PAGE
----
Is 2019 The Year Your Office Goes Paperless?

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We’ve been talking about the paperless office for decades. The idea has long been pushed by technologists and environmental advocates as a way of ushering in the next phase of modern business. Yet despite significant advances in technology in recent years, most companies seem to be stuck and unsure of how to dive in and actually make paperless a reality. Could 2019 be the year that your business finally takes the plunge?

The Push for Paperless

In the 1970’s and 1980’s, as computers were first introduced into the business world, there was the belief among many leading experts that paper use in the office would decline significantly in the coming years and nearly disappear by 1990. Yet here we are, nearly 29 years later, and paper is still very much a reality.

According to research curated by Iron Mountain, paper usage in the United States has increased by 400 percent over the last 40 years. Over the last 20 years alone, usage of paper products in the U.S. has skyrocketed 126 percent. The average office worker uses 10,000 individual sheets of paper annually and things don’t appear to be trending in a positive direction. Yet despite these increases in paper usage, research is clear that the paperless office would be far more economical and productive.

On cost alone, going digital would save $500 per employee per year on paper costs. Add on the cost of filing cabinets and the people to maintain them and the savings are even greater.

From a productivity point of view, paper files are cumbersome and challenging to access. Anywhere from 19 to 40 percent of an employee’s time is spent looking for documents and searching for information. By digitizing documents, some of this information employees are looking for instantly becomes more accessible.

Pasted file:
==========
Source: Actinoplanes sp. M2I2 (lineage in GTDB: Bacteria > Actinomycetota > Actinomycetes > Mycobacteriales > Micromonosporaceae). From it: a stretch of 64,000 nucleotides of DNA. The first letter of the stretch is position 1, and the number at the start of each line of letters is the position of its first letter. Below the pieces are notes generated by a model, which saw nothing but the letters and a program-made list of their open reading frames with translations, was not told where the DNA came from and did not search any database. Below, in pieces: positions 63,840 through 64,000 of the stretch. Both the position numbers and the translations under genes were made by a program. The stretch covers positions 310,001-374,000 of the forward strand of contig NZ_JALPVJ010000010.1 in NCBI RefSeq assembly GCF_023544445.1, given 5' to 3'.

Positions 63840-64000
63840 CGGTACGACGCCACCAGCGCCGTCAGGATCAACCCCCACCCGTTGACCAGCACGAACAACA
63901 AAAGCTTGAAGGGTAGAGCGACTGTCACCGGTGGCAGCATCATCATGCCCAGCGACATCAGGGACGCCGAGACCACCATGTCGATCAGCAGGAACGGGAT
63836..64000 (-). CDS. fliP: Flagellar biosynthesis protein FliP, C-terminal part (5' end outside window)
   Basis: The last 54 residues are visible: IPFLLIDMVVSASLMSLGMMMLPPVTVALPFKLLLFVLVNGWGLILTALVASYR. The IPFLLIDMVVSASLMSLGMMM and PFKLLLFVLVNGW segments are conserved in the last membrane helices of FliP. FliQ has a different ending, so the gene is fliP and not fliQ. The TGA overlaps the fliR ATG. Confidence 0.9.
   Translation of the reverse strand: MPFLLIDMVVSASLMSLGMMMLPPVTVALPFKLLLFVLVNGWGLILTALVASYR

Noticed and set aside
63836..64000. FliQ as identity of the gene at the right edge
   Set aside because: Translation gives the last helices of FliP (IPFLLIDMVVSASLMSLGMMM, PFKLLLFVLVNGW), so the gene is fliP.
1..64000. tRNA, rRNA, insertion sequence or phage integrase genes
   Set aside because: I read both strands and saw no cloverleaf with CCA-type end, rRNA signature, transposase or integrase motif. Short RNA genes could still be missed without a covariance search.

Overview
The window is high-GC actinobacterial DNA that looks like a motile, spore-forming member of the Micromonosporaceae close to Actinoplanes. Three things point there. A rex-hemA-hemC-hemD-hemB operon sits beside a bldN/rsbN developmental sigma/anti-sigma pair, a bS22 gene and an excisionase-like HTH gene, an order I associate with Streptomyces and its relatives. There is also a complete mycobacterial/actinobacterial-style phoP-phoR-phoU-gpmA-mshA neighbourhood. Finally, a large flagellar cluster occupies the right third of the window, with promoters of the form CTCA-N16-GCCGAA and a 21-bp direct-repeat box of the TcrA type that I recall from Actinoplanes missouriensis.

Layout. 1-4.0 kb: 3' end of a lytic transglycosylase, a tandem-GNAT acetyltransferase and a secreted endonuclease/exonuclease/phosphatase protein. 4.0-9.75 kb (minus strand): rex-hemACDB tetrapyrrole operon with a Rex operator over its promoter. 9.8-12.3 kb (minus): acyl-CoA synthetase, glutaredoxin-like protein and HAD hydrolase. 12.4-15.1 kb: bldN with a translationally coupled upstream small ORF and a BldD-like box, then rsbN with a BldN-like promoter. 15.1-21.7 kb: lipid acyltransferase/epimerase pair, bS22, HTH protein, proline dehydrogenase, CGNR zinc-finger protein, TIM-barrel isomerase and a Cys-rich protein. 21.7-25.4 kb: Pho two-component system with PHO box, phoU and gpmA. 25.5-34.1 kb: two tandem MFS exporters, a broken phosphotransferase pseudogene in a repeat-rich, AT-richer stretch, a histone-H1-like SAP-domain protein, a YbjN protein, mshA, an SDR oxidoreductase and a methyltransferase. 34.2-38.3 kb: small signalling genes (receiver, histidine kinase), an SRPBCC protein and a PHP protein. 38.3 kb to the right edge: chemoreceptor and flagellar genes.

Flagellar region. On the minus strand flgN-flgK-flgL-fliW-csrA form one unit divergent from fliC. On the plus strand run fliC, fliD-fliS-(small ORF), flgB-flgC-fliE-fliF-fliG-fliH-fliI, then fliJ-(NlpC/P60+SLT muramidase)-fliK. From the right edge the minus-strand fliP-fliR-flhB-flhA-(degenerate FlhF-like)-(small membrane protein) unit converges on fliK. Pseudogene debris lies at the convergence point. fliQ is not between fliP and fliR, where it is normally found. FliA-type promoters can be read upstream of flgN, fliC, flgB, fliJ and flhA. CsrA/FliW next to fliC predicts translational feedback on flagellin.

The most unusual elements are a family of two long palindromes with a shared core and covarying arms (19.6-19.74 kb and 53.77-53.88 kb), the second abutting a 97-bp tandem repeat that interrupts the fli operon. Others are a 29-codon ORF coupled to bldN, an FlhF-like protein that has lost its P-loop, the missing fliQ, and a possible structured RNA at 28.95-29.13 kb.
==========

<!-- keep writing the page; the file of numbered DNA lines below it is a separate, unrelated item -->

Making Paperless a Reality

Most businesses are fine reducing paper in isolated areas of their business, but few are willing to make a commitment to becoming totally paperless. There’s a level of fear and uncertainty that comes with it. However, it’s far more practical than most companies realize. Here are a few ways you can get started:

  1. Scan and Recycle

Any time a piece of paper comes into the office, scan the document, upload it to your digital filing system, and recycle the piece of paper. Whether it’s a receipt, invoice, contract, or other file, a digital copy will suffice.

  1. Always Opt for Digital

Most other businesses would actually prefer to email or upload files, as opposed to printing and mailing. Whenever you’re given the choice, opt for digital copies of documents over paper copies.

  1. Use Digital Signatures

For many businesses, the hesitancy to go paperless is rooted in the uncertainty of how important business processes will play out. For instance, how will you handle signatures on important documents?

Believe it or not, digital signatures are becoming the standard across many industries. They’re legally binding, offer greater security, and lead to faster approval processes. Start using digital signatures and you’ll wonder how you ever did without.

  1. Get Rid of Printers and Copiers

If you’re serious about going paperless, you don’t have much of a need for printers and copiers in the office. All they do is tempt you to use paper.

While you probably shouldn’t quit cold turkey, getting rid of printers and copiers will help your office move in the right direction. Start by putting a limitation on how many prints and copies each employee gets per week. Then slowly phase them out one by one until everything is digital.

  1. Keep Employees in the Loop

If you suddenly tell employees that they aren’t allowed to use paper any longer, they’re likely to become frustrated and resentful. Make sure you explain to them the why behind going paperless. In the beginning stages, incentives and rewards can help you achieve better results.

Welcome to the New Age

There will always be applications for paper, but these uses are becoming fewer and further between. With every new tool and technology that’s introduced into the marketplace, the utility of paper is diminishing. And the quicker your business gets ahead of the curve, the more of an advantage you can give your business for the future.